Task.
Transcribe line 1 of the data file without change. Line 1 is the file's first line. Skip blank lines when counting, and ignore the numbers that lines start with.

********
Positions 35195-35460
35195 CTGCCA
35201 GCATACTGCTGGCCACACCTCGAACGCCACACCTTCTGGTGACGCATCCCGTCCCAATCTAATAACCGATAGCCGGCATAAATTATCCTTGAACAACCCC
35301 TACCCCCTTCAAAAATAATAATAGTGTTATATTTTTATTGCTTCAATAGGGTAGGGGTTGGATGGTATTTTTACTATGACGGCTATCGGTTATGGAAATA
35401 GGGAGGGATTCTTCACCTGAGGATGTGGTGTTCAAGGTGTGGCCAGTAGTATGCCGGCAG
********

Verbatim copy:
Positions 35195-35460